Driving has become such second nature to many of us that it’s easy to believe permission to multi-task behind the wheel comes with a driver’s license. Kids are fighting in the back seat. That radio station needs changing. You’re having a difference of opinion with the spouse about how to get there. Or you only have five minutes to wolf down a drive-through burger on the way to the next meeting.

While we think we can handle it, the truth is that all of those situations steal precious attention away from the serious task at hand — driving. And with the proliferation of cellphones and other electronic devices over the last 20 years, there are even more powerful ways to distract eyes and focus from the road.

One of the most dangerous is texting. Why anyone would think it’s safe to type, steer and try to keep track of what’s happening on the road is perplexing. Still, motorists do it all the time. That’s why the Minnesota Department of Public Safety’s campaign to more aggressively enforce rules against texting and driving is so important — and why increased penalties for violations are needed.

State public safety officials note that distracted driving is nothing new; it’s been around since automobiles were invented. Lt. Eric Roeske, spokesman for the Minnesota State Patrol, says that failure to “pay attention’’ is the most common reason drivers give for crashes. While there is no law against distracted driving generally, there are statutes governing inattentive, reckless and careless driving that mostly carry petty misdemeanor penalties.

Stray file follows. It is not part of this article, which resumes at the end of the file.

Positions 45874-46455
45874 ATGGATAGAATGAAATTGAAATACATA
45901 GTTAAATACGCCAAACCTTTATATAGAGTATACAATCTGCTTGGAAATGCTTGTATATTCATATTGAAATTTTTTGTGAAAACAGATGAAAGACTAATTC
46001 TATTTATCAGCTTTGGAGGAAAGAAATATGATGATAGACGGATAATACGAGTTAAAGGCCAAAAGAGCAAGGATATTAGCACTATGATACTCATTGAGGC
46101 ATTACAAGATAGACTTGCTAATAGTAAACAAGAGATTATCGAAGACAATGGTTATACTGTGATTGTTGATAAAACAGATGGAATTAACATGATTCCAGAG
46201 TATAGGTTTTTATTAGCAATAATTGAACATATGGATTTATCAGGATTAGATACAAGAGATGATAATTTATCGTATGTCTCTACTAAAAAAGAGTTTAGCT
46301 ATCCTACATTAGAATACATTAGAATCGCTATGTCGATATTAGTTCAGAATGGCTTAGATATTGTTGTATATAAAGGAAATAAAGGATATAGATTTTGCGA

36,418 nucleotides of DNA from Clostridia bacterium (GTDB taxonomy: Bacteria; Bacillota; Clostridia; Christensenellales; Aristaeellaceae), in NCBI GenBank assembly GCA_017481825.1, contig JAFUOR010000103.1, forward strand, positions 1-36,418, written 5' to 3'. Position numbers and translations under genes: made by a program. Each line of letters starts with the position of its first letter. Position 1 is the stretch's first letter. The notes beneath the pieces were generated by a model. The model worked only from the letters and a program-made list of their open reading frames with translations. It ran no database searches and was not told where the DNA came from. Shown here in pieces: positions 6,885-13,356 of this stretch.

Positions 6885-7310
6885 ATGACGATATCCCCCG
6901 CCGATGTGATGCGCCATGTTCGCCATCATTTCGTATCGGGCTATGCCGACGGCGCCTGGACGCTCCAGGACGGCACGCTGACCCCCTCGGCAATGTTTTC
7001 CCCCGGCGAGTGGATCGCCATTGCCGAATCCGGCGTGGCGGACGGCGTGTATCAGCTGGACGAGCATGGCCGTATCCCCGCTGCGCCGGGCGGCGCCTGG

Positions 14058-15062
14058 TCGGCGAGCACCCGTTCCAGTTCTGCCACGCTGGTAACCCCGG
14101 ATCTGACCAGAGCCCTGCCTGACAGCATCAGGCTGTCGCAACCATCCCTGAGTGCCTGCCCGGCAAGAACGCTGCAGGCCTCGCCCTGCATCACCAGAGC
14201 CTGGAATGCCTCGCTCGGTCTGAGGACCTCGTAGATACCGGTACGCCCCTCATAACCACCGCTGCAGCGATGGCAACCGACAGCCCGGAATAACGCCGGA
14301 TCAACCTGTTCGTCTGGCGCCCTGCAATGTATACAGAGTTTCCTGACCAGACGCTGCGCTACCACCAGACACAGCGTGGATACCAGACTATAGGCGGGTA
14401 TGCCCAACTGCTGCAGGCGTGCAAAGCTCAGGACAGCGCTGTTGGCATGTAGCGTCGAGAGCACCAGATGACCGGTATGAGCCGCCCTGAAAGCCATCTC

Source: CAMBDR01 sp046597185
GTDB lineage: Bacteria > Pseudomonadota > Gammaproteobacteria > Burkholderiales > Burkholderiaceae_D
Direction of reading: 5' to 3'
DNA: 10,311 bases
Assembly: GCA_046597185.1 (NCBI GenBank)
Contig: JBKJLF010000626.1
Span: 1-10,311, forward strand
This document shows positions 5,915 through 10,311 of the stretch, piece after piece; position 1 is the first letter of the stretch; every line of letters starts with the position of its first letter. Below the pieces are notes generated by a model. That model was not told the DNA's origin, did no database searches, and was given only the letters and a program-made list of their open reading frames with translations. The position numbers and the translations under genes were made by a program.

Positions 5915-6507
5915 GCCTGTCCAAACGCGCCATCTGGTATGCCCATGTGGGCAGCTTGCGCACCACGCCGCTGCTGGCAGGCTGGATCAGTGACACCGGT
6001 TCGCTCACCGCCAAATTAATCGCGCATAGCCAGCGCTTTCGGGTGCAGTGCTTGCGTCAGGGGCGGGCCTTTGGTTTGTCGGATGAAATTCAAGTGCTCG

And yet public safety officials are wisely cracking down on the distractions — especially texting — in hopes of raising awareness in the same way that earlier campaigns made drunken driving more unacceptable.

Understanding the increasing problem, the Legislature in 2008 passed a no-texting-while-driving law. Under the statute, it’s illegal for drivers to read, compose, or send texts and e-mails, as well as access the Internet on wireless devices while a vehicle is in motion or part of traffic. That includes situations when a driver is stopped in traffic or at a stop light or stop sign.

It is also illegal for 16- and 17-year-olds to use cellphones at all while driving. Young people initially were singled out because they are inexperienced drivers — and because texting was then seen as more common among teenagers.

But as texting and other mobile-device usage has grown among all age groups, officials have seen an increase in text-related crashes. In 2009, the year after Minnesota’s no-texting law was passed, 388 citations were issued for texting and driving. Last year that number went up to more than 2,100 tickets.

A recent crackdown on distracted driving offenses netted more than 500 citations for texting while driving across the state, according to Department of Public Safety figures.

Through more aggressive enforcement, state officials are demonstrating consequences and getting the word out about the need to save lives and to prevent injuries and property damage. They report that a quarter of the state’s 340,000 crashes annually have been caused by distracted driving. On average, those distractions account for about 60 deaths and 8,000 injuries a year.

Under the current state law, texting while driving is — like other forms of inattentive driving — a petty misdemeanor. Those cited can pay fines of $100 to $200, depending upon the county in which the offense occurred and whether it was a first offense. That’s not much of a penalty, which could be part of the reason the dangers of texting and driving are not taken more seriously.

These penalties should be increased. The combination of more awareness and tougher consequences for drinking and driving have made far more motorists think twice about driving under the influence. Distracted driving, which was cited in fatal crashes nearly as often as drunken driving in 2012, merits a similarly sober response.